When an asset was acquired during marriage and title is held in one spouse’s name alone (title to the family residence for example), it is frequently assumed that the titleholder owns the asset alone as his or her separate property. During a divorce, title ownership is not the end of the community property or separate property analysis. For a number of reasons, the conclusion is not straight forward. Like so many legal questions, the answer is “it depends”.
Spouses have very high (fiduciary) duties to each other. These duties prevent one spouse from gaining an improper advantage over the other. Divorce attorneys will look carefully at any transaction where one party releases interest in an asset to the other during marriage to determine if his or her client was disadvantaged.
Frequently, property is purchased during marriage with title placed in only one party’s name. One spouse might have a better credit rating. Perhaps only one party can qualify for a mortgage or qualifies under more favorable interest terms. In this scenario, the title insurance company insists that this spouse take initial title concurrent with the purchase and mortgage and the other spouse executes a quitclaim deed. The parties plan to “put the other spouse back on title later” but don’t do so (for whatever reason).
Unless the community property used to purchase the asset was properly “transmuted” (see Family Code §852) to the titleholder’s separate property, the general presumption of community property will prevail over the title presumption in the Evidence Code. That’s the holding from the appeal in Frankie Valli’s divorce case (the singer from the Four Seasons, “Sherry” and “Grease”); see Marriage of Valli (2014) 58 Cal.4th 1396. The case involved a valuable life insurance policy. The insurance company listed one spouse as the “owner” of the policy, but the premiums had been paid during the marriage with community property, so title ownership wasn’t the end of the story.
Interspousal Transfer Deeds on real estate are also very problematic. We have been involved in many cases when one spouse signed over title to a house during a refinance. Whether this was a valid release for division of the community estate is very nuanced. The issue is frequently litigated and appealed. There is a presumption that when an interspousal transfer favors one spouse, it was induced by undue influence and is therefore invalid. See Marriage of Haines (1995) 33 Cal.App.4th 277, 293; Marriage of Bonds (2000) 24 Cal.4th 1, 27-28 (Yes. The Barry Bonds from the S.F. Giants); In re Marriage of Fossum (2011) 192 Cal.App.4th 336, 345. The presumption of undue influence prevails over the presumption from record title in Evidence Code §662 because there is a legislative policy of protecting spouses and the presumption of undue influence is more specific. See Marriage of Delaney (2003) 111 CA4th 991, 995-998; Marriage of Haines (cited above) on page 302.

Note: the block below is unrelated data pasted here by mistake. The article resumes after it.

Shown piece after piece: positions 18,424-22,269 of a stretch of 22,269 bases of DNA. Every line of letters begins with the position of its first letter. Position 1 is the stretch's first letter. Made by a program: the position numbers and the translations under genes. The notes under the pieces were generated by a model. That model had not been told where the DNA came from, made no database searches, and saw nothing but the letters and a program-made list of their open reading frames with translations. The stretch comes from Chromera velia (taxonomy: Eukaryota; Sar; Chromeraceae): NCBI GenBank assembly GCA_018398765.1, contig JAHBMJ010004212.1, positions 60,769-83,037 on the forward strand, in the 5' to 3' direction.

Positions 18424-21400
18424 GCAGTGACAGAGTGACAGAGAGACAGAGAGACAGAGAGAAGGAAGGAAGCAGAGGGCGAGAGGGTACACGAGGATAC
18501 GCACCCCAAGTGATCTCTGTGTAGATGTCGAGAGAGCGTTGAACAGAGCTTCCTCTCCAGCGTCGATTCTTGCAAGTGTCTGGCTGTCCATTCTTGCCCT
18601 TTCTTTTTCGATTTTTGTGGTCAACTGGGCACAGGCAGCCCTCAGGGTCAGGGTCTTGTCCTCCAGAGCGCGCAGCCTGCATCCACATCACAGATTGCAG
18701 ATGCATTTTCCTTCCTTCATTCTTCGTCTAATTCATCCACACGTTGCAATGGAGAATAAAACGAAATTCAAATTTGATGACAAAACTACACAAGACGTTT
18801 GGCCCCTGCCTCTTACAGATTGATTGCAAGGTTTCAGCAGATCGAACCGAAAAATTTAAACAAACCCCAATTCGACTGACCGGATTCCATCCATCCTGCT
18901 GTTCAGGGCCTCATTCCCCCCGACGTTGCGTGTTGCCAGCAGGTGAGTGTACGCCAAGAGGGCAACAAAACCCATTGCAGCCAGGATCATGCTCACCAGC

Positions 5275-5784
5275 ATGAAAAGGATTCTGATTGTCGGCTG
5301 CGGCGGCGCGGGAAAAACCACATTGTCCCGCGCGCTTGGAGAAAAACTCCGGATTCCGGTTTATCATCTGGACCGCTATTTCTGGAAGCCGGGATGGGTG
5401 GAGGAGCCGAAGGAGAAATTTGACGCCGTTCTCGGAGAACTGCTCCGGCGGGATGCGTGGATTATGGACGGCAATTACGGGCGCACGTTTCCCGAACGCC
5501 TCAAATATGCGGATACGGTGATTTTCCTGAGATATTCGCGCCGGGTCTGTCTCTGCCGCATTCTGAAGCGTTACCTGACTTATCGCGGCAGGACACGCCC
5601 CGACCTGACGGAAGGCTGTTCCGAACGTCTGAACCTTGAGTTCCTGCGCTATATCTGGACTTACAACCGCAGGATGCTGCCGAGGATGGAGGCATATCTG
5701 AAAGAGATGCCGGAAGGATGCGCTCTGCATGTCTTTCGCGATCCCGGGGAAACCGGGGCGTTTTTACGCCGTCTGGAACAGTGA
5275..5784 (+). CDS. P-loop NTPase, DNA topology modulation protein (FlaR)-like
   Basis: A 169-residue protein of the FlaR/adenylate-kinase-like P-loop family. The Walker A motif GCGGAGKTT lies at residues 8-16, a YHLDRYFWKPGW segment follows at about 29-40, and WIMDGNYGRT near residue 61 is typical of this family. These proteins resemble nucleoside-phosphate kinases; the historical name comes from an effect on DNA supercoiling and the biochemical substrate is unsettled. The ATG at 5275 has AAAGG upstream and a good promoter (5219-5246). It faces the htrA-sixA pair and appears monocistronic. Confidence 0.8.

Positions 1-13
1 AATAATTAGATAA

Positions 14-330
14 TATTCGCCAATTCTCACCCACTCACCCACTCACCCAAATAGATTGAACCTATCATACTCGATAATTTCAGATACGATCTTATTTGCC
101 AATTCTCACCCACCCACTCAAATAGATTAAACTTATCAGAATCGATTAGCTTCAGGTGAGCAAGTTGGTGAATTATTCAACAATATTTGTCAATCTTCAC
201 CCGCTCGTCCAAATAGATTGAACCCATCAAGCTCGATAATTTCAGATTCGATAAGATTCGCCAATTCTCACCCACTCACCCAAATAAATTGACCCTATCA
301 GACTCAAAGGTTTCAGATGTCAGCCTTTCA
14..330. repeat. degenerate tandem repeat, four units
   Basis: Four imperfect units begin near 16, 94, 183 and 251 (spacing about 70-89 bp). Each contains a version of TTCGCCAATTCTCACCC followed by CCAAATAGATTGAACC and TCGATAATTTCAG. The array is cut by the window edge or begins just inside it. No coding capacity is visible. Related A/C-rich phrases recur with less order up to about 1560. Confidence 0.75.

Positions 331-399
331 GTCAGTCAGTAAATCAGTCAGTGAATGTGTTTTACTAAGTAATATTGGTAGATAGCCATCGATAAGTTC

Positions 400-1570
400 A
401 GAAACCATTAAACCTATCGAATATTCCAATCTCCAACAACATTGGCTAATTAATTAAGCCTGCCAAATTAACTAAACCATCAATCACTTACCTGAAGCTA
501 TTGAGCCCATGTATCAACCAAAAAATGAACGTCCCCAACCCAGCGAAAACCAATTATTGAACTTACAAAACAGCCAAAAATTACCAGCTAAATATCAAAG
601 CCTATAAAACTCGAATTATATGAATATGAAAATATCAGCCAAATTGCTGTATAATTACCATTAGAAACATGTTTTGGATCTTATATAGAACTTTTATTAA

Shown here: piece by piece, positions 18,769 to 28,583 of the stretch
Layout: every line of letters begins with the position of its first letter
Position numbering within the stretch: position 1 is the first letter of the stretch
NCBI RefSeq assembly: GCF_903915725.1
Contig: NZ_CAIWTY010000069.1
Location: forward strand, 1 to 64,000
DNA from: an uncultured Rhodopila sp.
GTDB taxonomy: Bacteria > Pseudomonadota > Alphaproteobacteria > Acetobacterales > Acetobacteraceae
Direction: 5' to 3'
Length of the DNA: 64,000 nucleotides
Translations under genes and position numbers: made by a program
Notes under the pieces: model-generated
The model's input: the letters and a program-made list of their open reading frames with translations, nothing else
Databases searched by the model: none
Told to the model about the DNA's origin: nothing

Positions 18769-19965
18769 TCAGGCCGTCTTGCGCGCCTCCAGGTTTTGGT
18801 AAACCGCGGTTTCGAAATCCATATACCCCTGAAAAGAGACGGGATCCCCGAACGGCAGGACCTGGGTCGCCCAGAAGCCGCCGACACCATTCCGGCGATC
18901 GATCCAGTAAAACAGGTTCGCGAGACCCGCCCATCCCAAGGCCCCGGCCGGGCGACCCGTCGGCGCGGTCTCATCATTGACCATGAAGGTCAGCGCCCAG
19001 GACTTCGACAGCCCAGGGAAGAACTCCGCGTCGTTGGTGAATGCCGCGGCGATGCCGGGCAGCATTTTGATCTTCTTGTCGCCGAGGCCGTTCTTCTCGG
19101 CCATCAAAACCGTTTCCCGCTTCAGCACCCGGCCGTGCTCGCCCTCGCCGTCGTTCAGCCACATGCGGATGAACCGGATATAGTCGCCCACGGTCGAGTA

However, there is a newer case called Marriage of Kushesh and Kushesh-Kaviani (2018) 27 Cal. App. 5th 449 that holds that an interspousal transfer deed can itself be a valid transmutation (changing a condo in that instance from community property to separate property) but the Appellate Court sent the case back to the trial court to determine if one spouse received an unfair advantage and if so, whether she overcame the presumption of undue influence.
Are you considering a divorce or separation in Sacramento, Placer, El Dorado or Yolo County? Do you have more questions about community property, transmutations or protecting your rights to property acquired during marriage when you’re not on title? The Sacramento divorce attorneys at Hughes Law Group can help. Please get in touch with us.